Cosmopolitan Magazine began its publishing life as a quality family oriented magazine. Unfortunately it has evolved into a “Grocery Store Checkout” magazine that is chock full of what celebrity is being physically altered and what is their favorite food or sexual activity. None of which I am particularly interested in.
However, in August of 1902, a man by the name of Rafford Pyke wrote an article entitled, “What Men Like in Men.” In 1902 you could title an article that way and no one would laugh or even consider the double entendre that it would surely produce if it appeared today. Especially in a magazine like Cosmopolitan has evolved into. Don’t Google Rafford Pyke unless you are looking for the depressing story of his life, the realization that he himself did not act in an honorable manner, and the discovery that Pyke was not even his real name.
Consider what Pyke says: “If you were to ask the average man to tell you offhand just what qualities he likes in other men, he would probably boggle a good deal over his answer. His first impulse would be to say, “Oh, I don’t know!” which is with men a convenient formula for avoiding thought upon unexpected or (to them) uninteresting topics. A little later, after turning the matter over in his mind, he would give you a catalogue of qualities to which he would be willing to swear. His list, however, would bear a strong resemblance to the “hundred-best-book” lists made my persons who sincerely believe that they are expressing their own literary preferences, but who are actually indulging in a bit of intellectual pose. Just as these individuals mention the books which they feel they ought to enjoy reading rather than those which they really read, so the average man will name a number of qualities which he thinks he likes, rather than those which in his heart of hearts he actually does like.”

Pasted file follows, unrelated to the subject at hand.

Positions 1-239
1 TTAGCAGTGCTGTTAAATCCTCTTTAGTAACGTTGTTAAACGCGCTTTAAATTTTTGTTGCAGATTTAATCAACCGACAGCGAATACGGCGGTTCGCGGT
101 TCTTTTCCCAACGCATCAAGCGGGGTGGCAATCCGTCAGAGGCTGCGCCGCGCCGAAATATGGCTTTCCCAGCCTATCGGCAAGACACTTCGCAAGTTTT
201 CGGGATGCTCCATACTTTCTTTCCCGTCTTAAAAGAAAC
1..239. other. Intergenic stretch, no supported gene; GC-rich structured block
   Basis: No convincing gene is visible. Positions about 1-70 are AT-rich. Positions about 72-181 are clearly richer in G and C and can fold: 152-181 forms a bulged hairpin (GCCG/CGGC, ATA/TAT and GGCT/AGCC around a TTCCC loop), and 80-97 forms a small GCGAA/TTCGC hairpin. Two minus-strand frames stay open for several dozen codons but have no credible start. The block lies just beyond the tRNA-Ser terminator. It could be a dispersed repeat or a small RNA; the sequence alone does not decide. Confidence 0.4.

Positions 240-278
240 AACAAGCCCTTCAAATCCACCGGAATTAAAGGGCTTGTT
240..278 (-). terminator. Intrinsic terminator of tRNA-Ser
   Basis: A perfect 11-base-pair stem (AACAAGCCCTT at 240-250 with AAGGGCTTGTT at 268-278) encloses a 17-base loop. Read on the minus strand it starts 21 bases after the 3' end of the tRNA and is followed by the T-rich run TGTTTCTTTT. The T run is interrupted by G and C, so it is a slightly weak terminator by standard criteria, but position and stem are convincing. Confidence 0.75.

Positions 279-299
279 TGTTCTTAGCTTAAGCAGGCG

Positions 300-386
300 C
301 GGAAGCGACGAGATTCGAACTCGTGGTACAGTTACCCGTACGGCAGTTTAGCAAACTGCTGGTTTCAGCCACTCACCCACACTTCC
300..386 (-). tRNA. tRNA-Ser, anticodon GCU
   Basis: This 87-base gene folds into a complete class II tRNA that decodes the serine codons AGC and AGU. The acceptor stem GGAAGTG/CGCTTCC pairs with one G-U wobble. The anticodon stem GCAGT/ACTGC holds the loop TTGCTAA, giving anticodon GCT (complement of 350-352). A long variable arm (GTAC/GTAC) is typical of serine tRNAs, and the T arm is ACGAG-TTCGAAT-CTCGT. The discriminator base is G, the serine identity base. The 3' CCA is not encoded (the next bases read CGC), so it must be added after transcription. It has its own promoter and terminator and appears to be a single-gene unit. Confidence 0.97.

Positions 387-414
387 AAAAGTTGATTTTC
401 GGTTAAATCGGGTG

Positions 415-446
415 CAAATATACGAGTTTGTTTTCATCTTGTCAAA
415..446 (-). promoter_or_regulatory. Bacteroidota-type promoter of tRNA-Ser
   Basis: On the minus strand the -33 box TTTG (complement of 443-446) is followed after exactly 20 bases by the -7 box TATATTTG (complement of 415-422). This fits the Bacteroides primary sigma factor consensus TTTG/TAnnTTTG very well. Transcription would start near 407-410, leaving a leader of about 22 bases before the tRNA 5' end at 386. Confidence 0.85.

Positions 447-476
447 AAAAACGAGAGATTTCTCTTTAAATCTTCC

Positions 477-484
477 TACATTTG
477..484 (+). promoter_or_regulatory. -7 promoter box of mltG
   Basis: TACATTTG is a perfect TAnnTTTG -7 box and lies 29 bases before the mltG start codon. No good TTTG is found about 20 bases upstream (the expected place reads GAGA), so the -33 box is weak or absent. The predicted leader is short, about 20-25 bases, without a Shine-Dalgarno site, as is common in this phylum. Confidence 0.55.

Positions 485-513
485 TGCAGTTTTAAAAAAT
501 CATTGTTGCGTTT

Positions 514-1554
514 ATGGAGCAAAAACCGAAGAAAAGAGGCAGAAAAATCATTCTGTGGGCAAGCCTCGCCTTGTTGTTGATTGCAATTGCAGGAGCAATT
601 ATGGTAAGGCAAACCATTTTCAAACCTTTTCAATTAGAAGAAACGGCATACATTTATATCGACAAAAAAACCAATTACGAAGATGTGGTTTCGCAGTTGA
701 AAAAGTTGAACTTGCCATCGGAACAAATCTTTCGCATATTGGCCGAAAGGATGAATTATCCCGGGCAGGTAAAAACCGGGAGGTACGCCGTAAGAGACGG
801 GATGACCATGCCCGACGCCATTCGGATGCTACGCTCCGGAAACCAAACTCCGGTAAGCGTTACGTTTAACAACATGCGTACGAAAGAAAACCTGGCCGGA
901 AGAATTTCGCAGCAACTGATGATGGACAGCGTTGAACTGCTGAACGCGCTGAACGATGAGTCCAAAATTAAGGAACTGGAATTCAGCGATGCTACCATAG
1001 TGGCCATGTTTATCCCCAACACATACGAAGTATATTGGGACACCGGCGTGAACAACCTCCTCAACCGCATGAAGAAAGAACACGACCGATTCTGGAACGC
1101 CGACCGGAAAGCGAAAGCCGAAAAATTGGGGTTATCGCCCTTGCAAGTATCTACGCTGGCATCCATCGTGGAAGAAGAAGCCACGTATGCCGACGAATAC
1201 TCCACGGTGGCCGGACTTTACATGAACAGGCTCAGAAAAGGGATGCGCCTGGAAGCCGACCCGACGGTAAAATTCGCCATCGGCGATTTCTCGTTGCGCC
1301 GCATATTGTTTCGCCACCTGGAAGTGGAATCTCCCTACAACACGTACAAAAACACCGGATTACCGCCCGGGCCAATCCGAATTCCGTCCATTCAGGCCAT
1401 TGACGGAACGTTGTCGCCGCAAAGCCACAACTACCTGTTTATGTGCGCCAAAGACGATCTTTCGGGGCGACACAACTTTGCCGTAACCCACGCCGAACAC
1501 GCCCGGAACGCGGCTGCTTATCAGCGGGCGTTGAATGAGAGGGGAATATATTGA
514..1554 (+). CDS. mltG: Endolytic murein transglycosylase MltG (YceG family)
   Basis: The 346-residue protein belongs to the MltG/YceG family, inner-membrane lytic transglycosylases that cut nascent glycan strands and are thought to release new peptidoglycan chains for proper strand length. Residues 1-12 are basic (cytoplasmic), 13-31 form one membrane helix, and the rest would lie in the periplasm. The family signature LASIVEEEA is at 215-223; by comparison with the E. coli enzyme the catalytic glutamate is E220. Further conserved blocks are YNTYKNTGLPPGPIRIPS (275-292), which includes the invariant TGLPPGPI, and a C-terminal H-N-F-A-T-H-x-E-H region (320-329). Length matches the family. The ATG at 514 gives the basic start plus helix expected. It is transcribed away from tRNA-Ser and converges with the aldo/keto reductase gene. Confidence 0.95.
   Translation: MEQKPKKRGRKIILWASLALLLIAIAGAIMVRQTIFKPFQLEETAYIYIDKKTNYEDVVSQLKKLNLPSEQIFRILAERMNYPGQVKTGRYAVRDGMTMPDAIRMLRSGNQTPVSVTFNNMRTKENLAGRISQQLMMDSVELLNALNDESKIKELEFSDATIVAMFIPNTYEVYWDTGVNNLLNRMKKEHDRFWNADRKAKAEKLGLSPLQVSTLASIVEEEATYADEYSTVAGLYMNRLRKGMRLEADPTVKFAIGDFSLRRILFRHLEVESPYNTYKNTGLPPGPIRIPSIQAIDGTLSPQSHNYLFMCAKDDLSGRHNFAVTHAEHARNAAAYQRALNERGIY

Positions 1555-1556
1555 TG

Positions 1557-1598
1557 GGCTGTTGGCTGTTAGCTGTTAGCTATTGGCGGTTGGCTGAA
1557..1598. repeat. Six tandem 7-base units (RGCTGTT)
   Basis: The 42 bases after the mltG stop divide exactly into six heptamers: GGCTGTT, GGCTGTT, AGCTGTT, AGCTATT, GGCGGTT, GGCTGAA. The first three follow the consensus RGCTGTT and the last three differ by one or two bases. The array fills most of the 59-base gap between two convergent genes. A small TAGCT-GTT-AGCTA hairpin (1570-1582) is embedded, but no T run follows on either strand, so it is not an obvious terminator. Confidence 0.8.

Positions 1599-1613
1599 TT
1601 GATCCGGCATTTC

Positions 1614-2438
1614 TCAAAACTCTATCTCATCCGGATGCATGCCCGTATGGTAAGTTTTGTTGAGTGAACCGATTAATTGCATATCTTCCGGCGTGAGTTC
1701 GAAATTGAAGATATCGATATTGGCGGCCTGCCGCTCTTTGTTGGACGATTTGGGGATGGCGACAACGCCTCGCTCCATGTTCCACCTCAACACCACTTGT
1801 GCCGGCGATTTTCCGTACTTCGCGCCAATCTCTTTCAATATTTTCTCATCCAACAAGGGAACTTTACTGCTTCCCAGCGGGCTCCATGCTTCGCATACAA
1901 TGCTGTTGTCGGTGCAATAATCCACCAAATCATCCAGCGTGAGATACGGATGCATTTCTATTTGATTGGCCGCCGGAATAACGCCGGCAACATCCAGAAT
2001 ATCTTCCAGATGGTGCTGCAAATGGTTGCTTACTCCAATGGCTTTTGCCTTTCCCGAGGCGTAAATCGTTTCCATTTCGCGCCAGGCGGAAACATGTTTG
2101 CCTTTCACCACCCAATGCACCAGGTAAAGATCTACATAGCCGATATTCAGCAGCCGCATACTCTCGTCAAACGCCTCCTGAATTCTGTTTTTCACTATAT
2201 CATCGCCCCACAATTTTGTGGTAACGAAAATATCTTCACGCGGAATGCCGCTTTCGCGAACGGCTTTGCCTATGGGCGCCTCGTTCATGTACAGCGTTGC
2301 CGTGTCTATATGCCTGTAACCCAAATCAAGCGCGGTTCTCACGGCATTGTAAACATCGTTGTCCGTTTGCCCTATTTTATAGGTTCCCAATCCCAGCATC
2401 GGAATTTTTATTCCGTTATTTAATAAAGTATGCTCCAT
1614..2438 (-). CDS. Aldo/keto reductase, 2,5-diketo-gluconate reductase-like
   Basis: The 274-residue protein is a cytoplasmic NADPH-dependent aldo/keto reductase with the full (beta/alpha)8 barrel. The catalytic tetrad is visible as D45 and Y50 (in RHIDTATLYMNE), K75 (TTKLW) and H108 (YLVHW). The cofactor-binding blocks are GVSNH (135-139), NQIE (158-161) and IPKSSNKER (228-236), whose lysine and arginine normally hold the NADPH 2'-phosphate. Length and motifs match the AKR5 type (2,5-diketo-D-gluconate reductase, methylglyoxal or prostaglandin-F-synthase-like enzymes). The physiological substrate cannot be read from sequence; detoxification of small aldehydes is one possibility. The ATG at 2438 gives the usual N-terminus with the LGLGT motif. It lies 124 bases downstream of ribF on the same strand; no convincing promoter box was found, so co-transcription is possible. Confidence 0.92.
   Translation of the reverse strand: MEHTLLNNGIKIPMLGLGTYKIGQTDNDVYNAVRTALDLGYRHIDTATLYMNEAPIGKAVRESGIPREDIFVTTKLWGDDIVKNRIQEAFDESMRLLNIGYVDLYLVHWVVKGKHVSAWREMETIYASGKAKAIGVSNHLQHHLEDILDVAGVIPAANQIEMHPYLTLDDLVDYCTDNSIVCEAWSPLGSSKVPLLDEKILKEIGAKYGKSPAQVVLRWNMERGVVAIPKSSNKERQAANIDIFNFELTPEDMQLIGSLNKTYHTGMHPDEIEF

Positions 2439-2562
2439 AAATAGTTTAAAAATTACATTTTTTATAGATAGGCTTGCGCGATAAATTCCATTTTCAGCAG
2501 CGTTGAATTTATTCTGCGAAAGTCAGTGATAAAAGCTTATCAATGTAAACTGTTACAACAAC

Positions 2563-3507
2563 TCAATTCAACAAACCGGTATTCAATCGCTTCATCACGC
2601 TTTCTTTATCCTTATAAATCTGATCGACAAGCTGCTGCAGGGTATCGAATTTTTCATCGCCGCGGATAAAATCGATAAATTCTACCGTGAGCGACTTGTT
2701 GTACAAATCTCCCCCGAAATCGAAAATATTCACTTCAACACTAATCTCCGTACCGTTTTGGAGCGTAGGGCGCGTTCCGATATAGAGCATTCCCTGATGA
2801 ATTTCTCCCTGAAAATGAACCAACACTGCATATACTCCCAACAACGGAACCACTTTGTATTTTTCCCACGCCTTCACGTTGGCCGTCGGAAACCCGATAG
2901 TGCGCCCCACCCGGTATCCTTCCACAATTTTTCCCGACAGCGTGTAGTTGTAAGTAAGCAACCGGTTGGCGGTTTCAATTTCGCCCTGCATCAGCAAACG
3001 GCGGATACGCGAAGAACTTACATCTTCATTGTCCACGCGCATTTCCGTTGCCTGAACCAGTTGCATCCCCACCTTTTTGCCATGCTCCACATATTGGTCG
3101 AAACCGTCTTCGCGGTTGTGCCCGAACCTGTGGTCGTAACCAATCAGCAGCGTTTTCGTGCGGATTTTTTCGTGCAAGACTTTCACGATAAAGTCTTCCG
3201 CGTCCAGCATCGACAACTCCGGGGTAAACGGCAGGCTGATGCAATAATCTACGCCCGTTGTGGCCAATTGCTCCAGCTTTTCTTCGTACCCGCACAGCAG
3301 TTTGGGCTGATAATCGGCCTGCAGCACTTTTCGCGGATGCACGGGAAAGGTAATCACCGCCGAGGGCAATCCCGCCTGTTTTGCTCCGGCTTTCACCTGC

It was much easier for Pyke to determine what men disliked in other men. And the character or quality that they disliked was that of being or acting like a “Sissy.” I won’t expand on that today, although I reserve the right to do so in the future!
As always, men in 1902 were not any better at the introspection or self-analysis needed to consider the question of what kinds of men that men like or admire than you and I are today. As proof, Pyke says: “The typical man is curiously deficient in a capacity for self-analysis. He seldom devotes any serious thought to the origin of his opinions, the determining factor in his judgments, the ultimate source of his desires, or the hidden mainsprings of his motives. In all that relates to the external and material world he observes shrewdly, reasons logically, and acts effectively; but question him as to the phenomena of the inner world – the world of his own Ego – and he is dazed and helpless.”
Notwithstanding, his insights into the ways and thoughts of men are amazing and worthy of consideration. But, unless you have an old issue of Cosmo sitting around, let me give you the highlights and the takeaways from that article.
According to Pyke, men like these traits in men:
- Honor that ennobles – Real men appreciate honor in other men that inspires us to be like them.
- Justice that insures the right – Real men appreciate justice in other men that stands up for those who need it the most.
- Reasonableness that mellows and makes plain – Real men appreciate calm and collected men who are infectious in the calming nature.
- Courage that proclaims virility – Real men appreciate courage that is manifested in real acts of valor.
- Generous instinct that disdains all meanness – Real men appreciate generosity and kindness that demonstrate grace and mercy.
- Modesty that makes no boast – Real men appreciate modesty and humility when all the world proclaims look at me!
- Dignity that wins respect – Real men appreciate and are drawn to the dignity and self-respect that exudes from these men.
- Fineness and the tenderness that know and feel – Real men appreciate the gentleness and the way that these men treat others, especially the way that they treat the women in their circle of influence.
Could it be, in the end, and throughout all time, that all men like a man who is a gentleman?